- Sustainability is no longer just about reducing business costs.
- The habits of younger generations have forced businesses to rethink their approach to sustainability.
- Sustainability would not be so widely embraced if it didn’t offer a legitimate return on investment.
According to Auckland-based sustainable business advisor Carolyn Cox, sustainability is no longer just about reducing business costs. Sustainable initiatives are now being driven by the need for businesses to manage their reputation, reduce risk and remain relevant.
Cox, owner of Green Business Lab, says the habits of younger generations have forced businesses to rethink their approach to sustainability.
“Consumer patterns are moving toward sustainable products, especially in the Generation Y and Millennial populations,” Cox says. “They don’t want to feel bad about what they’re doing. If you aren’t thinking about sustainability, and your customers are, that’s a risk.”
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That risk goes beyond reputation management. Businesses with transparent sustainability plans can also gain a competitive advantage during a tendering process, particularly when bidding for work from larger organisations and government.
Not only can sustainable businesses improve their chances of winning contracts, they can often attract a wider talent pool. Younger consumers not only want to buy from sustainable businesses, they also want to work for businesses where they are finding solutions, not causing problems.
Young jobseekers are likely to feel a sense of pride from working for a sustainable business. Sustainability also helps employees connect their own personal values to the values of their employer.
How to get started on sustainability
1. Energy Use
Can the company use less energy? Can it be more energy efficient? Think about investing in LED lighting, Energy Star certified appliances, sensors to turn off lights when the office is empty, as well as heating and cooling systems.
2. Waste Management
Can your business recycle more of its waste? Can it reduce its waste? Look at how much waste goes out and what types of waste are involved. Businesses in New Zealand can consider using the RENEW waste exchange service, which helps connect busineses with people and companies who can use their waste products.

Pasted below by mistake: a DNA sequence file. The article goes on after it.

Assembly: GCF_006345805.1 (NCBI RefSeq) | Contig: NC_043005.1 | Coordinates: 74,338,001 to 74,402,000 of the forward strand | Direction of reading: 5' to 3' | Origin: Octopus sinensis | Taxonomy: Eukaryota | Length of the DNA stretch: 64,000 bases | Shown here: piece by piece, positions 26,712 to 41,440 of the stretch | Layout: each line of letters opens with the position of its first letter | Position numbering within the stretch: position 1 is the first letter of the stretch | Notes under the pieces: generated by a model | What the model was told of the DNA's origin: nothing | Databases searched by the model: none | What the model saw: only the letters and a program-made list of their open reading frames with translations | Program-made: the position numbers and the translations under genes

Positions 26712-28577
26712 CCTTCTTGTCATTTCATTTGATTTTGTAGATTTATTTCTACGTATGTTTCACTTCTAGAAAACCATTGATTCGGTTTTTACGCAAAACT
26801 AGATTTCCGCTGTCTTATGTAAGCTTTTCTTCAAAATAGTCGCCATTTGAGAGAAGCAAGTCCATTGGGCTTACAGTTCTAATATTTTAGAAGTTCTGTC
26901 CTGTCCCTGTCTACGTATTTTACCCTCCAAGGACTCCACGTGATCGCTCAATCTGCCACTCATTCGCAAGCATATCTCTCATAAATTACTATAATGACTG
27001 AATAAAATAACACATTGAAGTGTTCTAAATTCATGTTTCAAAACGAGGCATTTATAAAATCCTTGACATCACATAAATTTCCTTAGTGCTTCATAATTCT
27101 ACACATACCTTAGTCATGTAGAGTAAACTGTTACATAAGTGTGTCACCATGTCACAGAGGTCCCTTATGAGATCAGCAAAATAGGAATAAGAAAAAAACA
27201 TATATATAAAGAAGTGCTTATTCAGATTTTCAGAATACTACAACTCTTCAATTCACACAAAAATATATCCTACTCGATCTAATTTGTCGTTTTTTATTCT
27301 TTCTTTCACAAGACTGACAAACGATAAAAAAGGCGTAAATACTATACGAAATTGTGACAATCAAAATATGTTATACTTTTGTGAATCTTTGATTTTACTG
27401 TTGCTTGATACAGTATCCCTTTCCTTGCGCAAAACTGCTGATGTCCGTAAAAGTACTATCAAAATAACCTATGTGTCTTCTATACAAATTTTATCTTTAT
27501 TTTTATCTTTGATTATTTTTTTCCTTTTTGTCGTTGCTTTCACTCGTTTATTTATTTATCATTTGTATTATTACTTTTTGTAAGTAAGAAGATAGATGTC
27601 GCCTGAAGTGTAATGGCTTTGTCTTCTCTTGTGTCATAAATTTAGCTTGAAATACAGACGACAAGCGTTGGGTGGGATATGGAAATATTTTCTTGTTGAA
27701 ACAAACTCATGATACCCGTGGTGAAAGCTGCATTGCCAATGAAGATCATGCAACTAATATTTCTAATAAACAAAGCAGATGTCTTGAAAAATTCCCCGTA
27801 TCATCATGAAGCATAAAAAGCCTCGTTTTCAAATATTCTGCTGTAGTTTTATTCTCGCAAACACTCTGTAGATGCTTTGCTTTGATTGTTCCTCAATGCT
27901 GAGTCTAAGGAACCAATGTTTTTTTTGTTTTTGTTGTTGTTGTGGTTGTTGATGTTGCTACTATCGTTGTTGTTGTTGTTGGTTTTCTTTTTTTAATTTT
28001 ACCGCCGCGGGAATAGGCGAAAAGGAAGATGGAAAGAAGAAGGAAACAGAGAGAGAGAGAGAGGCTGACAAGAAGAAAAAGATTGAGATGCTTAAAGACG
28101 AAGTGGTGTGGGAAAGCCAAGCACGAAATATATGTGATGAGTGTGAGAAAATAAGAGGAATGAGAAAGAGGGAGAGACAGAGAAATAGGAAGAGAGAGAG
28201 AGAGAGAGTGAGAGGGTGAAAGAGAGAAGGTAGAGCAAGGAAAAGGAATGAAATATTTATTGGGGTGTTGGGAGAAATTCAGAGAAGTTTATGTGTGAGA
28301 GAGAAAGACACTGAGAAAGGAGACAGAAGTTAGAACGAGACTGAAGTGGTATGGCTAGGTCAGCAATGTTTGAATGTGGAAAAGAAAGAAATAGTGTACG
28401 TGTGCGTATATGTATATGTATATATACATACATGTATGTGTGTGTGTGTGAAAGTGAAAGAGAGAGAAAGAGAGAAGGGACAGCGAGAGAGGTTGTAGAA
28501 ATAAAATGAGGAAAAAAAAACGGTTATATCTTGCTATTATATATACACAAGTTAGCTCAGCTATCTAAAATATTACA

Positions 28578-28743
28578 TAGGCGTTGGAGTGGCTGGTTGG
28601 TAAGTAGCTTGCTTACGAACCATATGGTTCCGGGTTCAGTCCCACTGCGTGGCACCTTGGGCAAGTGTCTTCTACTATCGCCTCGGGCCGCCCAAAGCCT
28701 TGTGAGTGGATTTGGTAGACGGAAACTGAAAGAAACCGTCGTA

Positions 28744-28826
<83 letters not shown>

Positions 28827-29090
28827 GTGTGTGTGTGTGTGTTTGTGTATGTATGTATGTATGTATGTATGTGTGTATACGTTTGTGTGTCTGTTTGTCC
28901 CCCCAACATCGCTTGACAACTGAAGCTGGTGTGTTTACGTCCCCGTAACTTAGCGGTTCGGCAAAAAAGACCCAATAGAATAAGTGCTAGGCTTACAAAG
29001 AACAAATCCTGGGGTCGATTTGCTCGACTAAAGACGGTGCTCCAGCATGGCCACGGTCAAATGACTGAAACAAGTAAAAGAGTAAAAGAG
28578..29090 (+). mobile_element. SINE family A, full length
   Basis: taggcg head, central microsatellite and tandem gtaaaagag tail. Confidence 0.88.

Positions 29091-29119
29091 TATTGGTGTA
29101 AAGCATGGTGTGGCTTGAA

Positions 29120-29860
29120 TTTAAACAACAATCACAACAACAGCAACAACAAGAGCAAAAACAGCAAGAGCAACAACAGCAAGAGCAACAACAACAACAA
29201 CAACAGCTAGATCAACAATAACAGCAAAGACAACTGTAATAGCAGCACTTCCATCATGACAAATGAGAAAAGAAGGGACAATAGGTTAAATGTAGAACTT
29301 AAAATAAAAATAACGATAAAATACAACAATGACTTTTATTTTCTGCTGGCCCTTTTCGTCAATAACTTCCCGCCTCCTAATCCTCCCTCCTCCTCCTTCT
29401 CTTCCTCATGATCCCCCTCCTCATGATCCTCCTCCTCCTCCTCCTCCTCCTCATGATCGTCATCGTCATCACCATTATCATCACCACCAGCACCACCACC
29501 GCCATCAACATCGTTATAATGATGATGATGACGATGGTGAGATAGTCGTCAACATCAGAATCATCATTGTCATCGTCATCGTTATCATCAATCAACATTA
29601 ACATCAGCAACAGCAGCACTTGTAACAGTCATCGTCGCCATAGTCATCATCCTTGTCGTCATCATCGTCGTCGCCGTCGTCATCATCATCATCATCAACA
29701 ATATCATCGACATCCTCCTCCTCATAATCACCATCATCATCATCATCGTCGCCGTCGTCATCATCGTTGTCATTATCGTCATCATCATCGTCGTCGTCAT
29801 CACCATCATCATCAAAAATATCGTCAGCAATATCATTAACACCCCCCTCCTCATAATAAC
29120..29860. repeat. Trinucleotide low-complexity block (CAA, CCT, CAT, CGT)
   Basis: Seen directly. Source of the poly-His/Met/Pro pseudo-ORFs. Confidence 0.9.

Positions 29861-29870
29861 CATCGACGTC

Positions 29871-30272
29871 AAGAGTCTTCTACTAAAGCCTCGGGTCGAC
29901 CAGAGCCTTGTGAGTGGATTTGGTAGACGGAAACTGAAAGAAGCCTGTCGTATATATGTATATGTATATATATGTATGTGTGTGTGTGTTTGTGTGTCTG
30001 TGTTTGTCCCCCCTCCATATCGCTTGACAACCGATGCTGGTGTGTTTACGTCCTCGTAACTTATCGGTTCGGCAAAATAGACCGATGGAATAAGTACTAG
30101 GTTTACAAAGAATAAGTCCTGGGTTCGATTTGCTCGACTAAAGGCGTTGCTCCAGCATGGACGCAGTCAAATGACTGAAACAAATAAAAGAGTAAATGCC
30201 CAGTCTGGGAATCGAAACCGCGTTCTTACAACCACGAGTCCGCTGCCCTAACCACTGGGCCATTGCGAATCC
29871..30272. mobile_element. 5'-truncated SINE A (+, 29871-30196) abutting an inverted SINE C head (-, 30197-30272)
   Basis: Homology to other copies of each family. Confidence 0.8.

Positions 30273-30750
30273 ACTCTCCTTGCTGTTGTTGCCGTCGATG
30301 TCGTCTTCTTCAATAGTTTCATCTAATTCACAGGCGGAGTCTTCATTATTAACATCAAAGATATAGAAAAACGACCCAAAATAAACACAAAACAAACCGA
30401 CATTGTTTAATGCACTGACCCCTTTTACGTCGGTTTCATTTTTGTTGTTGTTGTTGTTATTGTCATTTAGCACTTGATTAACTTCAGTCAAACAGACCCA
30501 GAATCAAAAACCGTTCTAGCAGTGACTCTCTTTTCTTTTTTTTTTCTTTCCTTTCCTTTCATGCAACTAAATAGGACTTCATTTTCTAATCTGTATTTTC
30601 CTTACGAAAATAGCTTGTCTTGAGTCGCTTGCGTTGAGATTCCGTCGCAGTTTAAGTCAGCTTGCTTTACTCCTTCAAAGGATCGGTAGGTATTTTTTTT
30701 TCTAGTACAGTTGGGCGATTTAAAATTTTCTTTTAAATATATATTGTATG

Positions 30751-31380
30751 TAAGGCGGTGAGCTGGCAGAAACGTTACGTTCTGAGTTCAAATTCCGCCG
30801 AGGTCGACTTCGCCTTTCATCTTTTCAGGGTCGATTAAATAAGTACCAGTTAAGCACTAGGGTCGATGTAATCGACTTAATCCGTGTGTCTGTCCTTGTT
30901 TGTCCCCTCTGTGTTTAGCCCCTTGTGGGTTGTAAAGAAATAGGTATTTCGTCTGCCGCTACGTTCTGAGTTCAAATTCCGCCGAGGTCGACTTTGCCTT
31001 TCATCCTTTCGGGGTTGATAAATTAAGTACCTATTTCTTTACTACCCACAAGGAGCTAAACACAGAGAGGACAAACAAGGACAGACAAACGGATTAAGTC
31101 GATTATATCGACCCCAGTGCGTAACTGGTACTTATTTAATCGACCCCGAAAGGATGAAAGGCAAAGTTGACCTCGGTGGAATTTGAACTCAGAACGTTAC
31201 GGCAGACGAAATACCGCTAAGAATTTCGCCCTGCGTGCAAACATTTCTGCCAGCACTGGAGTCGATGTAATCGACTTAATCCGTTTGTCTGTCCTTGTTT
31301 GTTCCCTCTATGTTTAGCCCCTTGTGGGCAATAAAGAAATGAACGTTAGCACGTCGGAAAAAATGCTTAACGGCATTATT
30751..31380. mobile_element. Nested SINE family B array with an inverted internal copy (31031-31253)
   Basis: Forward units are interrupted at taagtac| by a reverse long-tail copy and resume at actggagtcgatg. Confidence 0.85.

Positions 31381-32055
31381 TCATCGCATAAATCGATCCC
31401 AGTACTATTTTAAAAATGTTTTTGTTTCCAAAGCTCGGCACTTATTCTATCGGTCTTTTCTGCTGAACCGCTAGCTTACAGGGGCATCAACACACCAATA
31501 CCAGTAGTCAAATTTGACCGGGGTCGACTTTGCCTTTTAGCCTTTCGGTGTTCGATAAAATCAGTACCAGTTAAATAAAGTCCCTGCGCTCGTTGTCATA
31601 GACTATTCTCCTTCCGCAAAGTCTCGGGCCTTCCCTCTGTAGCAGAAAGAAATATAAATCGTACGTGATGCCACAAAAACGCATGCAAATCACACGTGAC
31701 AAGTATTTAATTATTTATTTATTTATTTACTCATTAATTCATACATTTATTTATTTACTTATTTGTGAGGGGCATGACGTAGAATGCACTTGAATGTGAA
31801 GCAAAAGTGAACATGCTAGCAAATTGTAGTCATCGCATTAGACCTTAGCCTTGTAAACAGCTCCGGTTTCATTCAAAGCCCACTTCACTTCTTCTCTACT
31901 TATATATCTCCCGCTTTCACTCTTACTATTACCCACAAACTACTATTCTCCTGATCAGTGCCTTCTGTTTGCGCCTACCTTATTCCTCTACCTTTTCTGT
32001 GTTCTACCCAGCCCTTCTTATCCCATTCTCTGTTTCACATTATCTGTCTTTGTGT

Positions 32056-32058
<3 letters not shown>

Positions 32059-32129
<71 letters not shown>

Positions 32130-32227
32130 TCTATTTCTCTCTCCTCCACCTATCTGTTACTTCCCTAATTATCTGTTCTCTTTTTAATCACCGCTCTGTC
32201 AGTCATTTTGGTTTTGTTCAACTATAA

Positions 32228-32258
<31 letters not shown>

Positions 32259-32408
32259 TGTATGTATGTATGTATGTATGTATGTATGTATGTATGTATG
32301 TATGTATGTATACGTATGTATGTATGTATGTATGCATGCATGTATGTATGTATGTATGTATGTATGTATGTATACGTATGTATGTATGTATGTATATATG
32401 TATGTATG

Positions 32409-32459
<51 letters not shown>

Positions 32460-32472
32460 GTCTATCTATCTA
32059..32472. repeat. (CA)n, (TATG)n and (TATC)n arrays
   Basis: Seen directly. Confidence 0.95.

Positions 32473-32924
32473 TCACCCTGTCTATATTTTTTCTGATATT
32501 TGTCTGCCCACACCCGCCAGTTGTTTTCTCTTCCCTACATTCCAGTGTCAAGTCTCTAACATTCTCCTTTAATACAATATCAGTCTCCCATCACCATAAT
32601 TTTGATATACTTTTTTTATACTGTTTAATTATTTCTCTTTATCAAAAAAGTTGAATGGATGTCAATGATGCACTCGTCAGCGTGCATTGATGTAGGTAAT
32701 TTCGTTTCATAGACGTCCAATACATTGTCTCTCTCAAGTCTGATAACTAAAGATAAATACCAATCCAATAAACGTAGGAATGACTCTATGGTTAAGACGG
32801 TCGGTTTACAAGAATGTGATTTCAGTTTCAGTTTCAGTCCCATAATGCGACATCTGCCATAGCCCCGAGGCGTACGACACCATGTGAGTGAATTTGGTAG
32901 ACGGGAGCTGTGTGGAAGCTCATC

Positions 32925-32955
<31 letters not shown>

Can your carbon footprint be reduced? Can it be offset? Regardless of the size of your business, it’s important to think about what steps you can take to reduce the offset of your emissions.
On the right track
Once you are tracking towards your sustainable goals and can point to your successes, you will be able to leverage New Zealand’s reputation for clean, sustainable commerce.
Funding is available to help businesses improve on sustainability, including an EECA grant worth up to NZ$30,000 to help businesses pay for an energy assessment and make the recommended improvements. An additional NZ$10m to NZ$12m is made available each year for waste minimisation projects via the Ministry for the Environment’s Waste Minimisation Fund.
There is also a wide range of certification options available, including Enviro-Mark, carboNZero, CEMARS and Rata, as well as a raft of industry specific qualifications.
Taking it to the next level
New Zealand businesses are “a mixed bag” when it comes to sustainability performance says James Griffin, network general manager for the Sustainable Business Network.
A great example of a New Zealand business implementing world class sustainability initiatives is Tork, which supplies personal care and hygiene products. The company has invested in world leading product declarations for total ingredient transparency, including for its carbon footprint.
Tork is also using digital technology to allow its dispensers to monitor usage to improve inventory management. Tork believes this will help grow market share for the business and it is being trialled for the first time at Auckland University of Technology.
Another angle for sustainability is your company’s social and community impact. Could your employees all take a day off to volunteer? Could you sponsor a local event or charity? Is there something you could do to improve the natural beauty of your region?
“We have a collective responsibility to protect and enhance the environment we have,” says Griffin. “We have a crowdfunding platform for community groups to fund tree planting along waterways to help keep waterways clean. It’s about giving back to the community and social sustainability.”
When done right, sustainability can help boost profits. Griffin says sustainability would not be so widely embraced if it didn’t offer a legitimate return on investment.
Businesses are weighing up the costs against the benefits and throwing themselves wholeheartedly into sustainable investment. Make sure your business is not left behind.
This article was originally published by Westpac New Zealand REDNews.